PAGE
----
Maize is a primary food crop in Bhutan after rice, and it ranks first among food crops in terms of both extent of area cultivated and total production. It plays a critical role in household food security. It is estimated that 80% (of 353 million nu annually in 2006) of the total production is consumed at the household level by farmers. About 6% is sold, providing an important source of household income. The rest is used as seed, processed into different products and fed to the livestock. Maize export is negligible.
Cultivation ranges from less than 300 m asl up to about 3,000 m asl. This covers three broad production zones:
- Sub-tropical maize production zone 1 (< 1200 m asl) or low altitudes;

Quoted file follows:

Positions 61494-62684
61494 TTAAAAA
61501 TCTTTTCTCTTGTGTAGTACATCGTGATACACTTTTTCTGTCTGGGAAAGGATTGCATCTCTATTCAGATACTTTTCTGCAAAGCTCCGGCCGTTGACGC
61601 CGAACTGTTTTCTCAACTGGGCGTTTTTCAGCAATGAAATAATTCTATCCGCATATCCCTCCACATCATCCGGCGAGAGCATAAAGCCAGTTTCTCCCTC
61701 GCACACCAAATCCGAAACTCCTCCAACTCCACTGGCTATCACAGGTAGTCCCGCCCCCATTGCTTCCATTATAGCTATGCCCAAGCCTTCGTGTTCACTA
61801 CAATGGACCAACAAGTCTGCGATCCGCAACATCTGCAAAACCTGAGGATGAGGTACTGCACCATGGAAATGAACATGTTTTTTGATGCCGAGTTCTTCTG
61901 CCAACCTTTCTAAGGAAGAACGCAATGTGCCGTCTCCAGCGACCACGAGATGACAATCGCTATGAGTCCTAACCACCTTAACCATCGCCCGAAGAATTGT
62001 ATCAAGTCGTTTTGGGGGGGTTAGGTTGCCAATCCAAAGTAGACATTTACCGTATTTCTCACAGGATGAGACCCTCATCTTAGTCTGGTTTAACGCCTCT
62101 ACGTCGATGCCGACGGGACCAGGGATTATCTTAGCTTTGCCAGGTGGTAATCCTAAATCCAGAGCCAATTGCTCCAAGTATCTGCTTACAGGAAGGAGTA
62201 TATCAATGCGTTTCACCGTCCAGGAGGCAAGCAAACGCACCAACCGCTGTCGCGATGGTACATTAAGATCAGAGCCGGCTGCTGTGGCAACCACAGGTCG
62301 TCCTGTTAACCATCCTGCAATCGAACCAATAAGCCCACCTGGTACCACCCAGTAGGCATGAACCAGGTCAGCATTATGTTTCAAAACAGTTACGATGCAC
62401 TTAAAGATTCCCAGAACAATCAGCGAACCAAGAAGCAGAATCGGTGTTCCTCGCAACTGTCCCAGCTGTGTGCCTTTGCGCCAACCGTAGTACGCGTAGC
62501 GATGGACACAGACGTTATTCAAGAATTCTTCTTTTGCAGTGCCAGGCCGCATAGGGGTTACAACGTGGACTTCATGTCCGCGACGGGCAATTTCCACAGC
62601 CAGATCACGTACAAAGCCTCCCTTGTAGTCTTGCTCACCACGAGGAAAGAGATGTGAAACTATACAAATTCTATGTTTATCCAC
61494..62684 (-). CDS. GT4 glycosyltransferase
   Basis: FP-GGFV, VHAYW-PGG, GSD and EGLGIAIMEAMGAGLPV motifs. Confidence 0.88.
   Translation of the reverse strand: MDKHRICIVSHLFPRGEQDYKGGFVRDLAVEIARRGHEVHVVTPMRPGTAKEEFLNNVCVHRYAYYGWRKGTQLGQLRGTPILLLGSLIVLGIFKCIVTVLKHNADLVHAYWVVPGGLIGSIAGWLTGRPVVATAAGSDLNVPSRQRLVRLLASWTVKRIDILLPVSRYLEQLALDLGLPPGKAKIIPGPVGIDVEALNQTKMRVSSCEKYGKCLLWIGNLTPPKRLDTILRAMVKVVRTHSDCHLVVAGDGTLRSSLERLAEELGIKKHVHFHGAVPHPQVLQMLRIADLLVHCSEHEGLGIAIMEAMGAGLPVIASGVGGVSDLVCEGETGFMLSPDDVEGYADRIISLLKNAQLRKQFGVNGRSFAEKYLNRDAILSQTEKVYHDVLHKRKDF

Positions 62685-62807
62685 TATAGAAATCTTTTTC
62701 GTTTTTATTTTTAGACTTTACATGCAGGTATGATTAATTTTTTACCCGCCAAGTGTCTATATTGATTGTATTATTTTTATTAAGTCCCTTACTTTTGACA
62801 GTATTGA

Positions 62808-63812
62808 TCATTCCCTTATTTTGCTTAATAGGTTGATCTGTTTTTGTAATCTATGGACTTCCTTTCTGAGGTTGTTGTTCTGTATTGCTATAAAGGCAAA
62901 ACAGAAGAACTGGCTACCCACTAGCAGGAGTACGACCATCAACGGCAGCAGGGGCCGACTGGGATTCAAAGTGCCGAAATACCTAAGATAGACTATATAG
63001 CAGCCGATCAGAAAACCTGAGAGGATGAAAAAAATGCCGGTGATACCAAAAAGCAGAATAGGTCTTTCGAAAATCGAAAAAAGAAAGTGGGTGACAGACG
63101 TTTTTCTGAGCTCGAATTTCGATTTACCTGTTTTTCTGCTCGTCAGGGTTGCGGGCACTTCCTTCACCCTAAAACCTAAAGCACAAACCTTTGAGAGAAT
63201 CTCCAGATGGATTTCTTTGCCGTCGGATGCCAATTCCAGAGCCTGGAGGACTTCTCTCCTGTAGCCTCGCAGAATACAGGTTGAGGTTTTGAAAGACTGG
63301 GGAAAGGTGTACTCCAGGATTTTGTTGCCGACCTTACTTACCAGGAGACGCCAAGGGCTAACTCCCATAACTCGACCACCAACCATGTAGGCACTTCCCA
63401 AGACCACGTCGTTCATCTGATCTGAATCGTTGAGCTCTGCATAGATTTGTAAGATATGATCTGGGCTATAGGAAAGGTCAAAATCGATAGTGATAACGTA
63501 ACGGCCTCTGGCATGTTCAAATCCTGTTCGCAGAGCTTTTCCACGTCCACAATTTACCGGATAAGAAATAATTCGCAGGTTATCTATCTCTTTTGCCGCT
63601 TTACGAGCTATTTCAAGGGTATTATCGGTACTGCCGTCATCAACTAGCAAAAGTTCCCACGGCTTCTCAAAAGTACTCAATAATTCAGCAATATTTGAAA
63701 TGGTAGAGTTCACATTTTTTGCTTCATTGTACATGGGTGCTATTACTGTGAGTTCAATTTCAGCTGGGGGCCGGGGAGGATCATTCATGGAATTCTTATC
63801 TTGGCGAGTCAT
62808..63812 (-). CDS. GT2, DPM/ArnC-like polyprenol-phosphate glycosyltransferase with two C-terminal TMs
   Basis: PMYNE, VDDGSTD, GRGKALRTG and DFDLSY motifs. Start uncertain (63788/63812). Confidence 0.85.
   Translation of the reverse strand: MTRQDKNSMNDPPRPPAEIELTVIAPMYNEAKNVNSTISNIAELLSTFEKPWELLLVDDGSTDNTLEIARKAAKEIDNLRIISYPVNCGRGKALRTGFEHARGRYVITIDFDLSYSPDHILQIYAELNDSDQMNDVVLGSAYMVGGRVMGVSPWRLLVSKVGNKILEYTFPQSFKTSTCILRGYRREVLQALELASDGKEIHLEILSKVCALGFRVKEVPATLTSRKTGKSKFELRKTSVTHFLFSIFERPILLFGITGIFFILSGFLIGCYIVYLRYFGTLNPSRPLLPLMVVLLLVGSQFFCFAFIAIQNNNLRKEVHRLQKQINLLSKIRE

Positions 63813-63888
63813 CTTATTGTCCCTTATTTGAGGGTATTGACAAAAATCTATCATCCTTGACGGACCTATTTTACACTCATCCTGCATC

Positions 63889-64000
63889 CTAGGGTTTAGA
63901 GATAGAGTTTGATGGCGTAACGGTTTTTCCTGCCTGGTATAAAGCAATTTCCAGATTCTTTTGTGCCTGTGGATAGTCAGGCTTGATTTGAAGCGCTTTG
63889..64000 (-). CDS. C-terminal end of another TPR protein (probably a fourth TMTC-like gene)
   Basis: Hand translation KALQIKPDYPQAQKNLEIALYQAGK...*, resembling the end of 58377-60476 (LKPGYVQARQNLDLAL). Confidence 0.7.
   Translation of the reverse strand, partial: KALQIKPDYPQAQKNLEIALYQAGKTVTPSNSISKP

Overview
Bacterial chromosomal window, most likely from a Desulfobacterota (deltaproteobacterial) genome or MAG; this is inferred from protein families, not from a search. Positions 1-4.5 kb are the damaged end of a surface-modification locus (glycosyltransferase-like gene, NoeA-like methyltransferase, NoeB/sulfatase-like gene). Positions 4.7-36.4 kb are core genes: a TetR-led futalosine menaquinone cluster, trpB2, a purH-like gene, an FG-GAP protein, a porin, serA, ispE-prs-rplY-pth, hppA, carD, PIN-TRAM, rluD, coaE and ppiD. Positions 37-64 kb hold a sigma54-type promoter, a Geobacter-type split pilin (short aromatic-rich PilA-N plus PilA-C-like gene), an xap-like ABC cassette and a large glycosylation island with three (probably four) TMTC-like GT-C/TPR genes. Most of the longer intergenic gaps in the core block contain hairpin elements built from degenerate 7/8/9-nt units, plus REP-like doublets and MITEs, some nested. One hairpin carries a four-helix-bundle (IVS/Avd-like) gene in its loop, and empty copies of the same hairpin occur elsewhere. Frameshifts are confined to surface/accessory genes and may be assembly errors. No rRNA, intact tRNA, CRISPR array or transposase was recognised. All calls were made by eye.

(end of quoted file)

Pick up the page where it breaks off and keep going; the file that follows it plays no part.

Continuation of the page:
- Sub-tropical maize production zone II (1200-1800 m asl) or mid altitudes; and the
- Highland maize production zone (> 1800 m asl).
These different production zones vary widely in their production potentials and constraints.
Several generalist insect pests can sometimes cause problems. Of more significance are two diseases, gray leaf spot and turcicum leaf blight. Gray leaf spot only emerged as a serious issue in Bhutan in around 2006, and subsequently spread rapidly. A major plant selection programme was undertaken resulting in the release of GLS resistant maize varieties that are now widely used in susceptible areas.